Anvil journal of theology and mission
Tsitsi Dangarembga, Nervous Conditions (The Women’s Press Ltd, 1988)
by Nicole Stephens, CMS
I first came across this novel several years ago at an event hosted by the African Society at university. At the time I didn’t realise it was a classic, winning the Commonwealth Writers Prize in 1988, but I’ve enjoyed this bold and thought-provoking read and finding out more about Dangarembga, who is from an impressive line of firsts – her mother was the first black woman from Zimbabwe to earn a degree, and Nervous Conditions was the first book published in English by a black Zimbabwean woman.
Set in the 1960s, Nervous Conditions follows the story of Tambudzai, Tambu for short, a young girl in rural Zimbabwe (then Rhodesia) desperate for an education. Her uncle is the headmaster of the mission school in the nearest town where he takes Tambu’s brother for schooling. As a girl, Tambu’s education is not a priority for the family, but when her brother dies suddenly, Tambu is able to take his place, and here begins Tambu’s journey of “emancipation” from village life.
The title, Nervous Conditions, is taken from the preface to Frantz Fanon’s The Wretched of the Earth, which says “the state of the native is a nervous condition”. It’s an insightful framing of the book, prompting you to reflect on how the experience of life under colonial rule, interaction with western modernity, culture and pressures impact upon African individuals.
Nervous Conditions has many key themes – a strong critique of female oppression in a male-dominant culture being one of them. But what stood out to me particularly was the way it shows how Tambu’s worldview forms in relation to western culture and ideas of progress.
Set in segregated Rhodesia, it’s interesting that Dangarembga does not address this dramatic context of race relations directly (indeed she has said that anything she writes about race more explicitly turns out sounding too absurd to be true). We get to see, then, the reality of these racial disparities as Tambu’s world itself gets bigger. We see white people as the source of funds for her first few years of schooling, westerners at the mission treated with great deference, even as deities, given their power to intervene and open opportunities previously unreachable for black families, and their sacrifice in choosing such a life. And Tambu’s uncle, Babamukuru, is greatly revered in the family for his having been educated up to postgraduate level in England. For Tambu, then, progress and the way to a better life is intricately wrapped up in western education and a level of assimilation into Englishness.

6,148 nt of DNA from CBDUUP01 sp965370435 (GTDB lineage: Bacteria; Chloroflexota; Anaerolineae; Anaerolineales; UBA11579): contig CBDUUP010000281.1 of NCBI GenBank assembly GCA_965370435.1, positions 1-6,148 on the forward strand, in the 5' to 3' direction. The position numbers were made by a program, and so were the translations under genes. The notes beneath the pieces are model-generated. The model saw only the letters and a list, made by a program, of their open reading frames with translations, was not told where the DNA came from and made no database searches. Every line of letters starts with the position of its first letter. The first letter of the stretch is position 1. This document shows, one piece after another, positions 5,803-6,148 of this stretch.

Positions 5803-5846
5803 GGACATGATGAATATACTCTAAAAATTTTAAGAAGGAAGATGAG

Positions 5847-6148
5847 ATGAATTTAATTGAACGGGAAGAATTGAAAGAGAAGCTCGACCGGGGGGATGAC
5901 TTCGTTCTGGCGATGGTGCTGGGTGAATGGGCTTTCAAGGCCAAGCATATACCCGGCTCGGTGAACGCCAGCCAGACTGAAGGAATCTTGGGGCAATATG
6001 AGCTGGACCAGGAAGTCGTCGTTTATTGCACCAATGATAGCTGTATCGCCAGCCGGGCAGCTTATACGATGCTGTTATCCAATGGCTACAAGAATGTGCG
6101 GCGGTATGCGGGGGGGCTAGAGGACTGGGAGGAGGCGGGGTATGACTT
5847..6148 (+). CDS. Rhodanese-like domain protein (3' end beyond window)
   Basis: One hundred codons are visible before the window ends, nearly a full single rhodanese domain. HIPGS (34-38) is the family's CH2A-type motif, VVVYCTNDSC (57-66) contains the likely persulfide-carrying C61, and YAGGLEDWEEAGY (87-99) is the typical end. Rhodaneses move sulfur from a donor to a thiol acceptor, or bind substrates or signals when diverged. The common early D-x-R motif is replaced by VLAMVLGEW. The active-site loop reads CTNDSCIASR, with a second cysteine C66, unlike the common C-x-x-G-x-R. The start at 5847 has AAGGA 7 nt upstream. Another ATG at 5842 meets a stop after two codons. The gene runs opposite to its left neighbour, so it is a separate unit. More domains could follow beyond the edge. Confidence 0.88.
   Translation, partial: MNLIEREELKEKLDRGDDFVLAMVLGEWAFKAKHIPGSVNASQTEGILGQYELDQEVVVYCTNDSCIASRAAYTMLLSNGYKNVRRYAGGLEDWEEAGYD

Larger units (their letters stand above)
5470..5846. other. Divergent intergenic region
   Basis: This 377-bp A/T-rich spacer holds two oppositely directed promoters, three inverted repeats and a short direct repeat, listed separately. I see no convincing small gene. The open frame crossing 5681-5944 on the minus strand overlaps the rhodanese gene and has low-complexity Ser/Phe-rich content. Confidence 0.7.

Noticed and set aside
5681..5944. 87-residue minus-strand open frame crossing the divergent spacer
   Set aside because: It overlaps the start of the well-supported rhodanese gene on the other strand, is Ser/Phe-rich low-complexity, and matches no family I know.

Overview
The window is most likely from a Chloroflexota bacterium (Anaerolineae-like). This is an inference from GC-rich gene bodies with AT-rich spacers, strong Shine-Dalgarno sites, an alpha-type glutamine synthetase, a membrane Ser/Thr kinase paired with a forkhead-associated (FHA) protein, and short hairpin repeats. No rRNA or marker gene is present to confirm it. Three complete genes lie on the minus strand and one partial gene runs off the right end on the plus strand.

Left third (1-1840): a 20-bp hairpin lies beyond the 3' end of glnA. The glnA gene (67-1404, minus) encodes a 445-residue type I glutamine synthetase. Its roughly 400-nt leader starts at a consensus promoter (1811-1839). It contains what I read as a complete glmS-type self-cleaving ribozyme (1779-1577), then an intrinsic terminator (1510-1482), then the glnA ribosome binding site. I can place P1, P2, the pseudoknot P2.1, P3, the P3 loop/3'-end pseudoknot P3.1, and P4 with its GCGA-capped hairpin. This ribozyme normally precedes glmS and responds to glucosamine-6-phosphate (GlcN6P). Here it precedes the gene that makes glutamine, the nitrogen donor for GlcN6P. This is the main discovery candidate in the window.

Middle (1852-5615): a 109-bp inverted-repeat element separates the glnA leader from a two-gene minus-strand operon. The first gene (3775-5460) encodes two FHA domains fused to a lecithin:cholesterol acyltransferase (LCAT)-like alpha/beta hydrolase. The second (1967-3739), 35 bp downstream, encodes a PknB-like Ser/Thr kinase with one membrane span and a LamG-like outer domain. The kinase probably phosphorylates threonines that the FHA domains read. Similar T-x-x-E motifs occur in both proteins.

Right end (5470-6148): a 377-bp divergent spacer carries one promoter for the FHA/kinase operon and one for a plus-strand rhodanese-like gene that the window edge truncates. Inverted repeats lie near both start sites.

And there are the smaller, perhaps more insidious, effects of this on the family homestead – when Tambu’s brother used to return to the family village for school holidays, he was reluctant to speak their Shona language, not only because his Shona had become ungrammatical and “strangely accented” but because he wanted to impress his family by speaking English. While father is impressed, Tambu resents that this restricts communication with her brother to mundane, insignificant matters, and their mother has to admit that although she does want her son to be educated, even more than that, she wants to talk to him. Tambu narrates these instances almost matter-offactly, there are other more dramatic events that occur in the story, yet it is these depictions that I found powerful and stuck with me since as a white, native- English speaker it rarely crosses my mind to consider the impact and superiority of language.
The sheer difference of western modernity is so overpowering and enchanting to a young girl from the village that it is readily accepted as most surely the way of progress. When Tambu first arrives at the mission and her uncle’s house, she can see how her brother was seduced, as the entire house, with its “local interpretations of British interior-décor”, whispers a message of ease and comfort, far from the endlessly hard physical labour she sees her mother destined to at home. While Tambu is throwing herself into her studies at the mission, there are forewarnings of where this path of chasing the opportunities laid out by western education leads. Her cousin, Nyasha, is a wonderfully dynamic character who, having lived for a time in England, is full of alternatives and possibilities that are beyond Tambu’s current frame of reference. Nyasha is unwilling to accept things as they currently are without questioning, and so has many struggles with her parents, often challenging traditional culture, yet also wary of the influence western culture has had on her. In the end, Nyasha becomes a symbolic victim of how western influences and exposure to modernity complicates one’s sense of self, and alienates oneself from all that you knew and were.
Nervous Conditions is a significant work in African feminist and postcolonial literature. The third book in this trilogy, just published this year, has been longlisted for the Booker Prize and I’m looking forward to reading more of Tsitsi Dangarembga’s work. It strikes me that the theme of a dominant culture over another, the dominance of English and Englishness, resonates with prevalent conversations today about the UK church needing greater diversity in our expression of faith, so that experiences in white majority churches are not so tightly wrapped up in a superior culture but have space to celebrate creatively faith in our God who revealed himself for every nation, tribe, people and language. As an accessible and provocative piece of fiction, Nervous Conditions gives insight into the historical and social circumstances that have given rise to this pressing mandate today.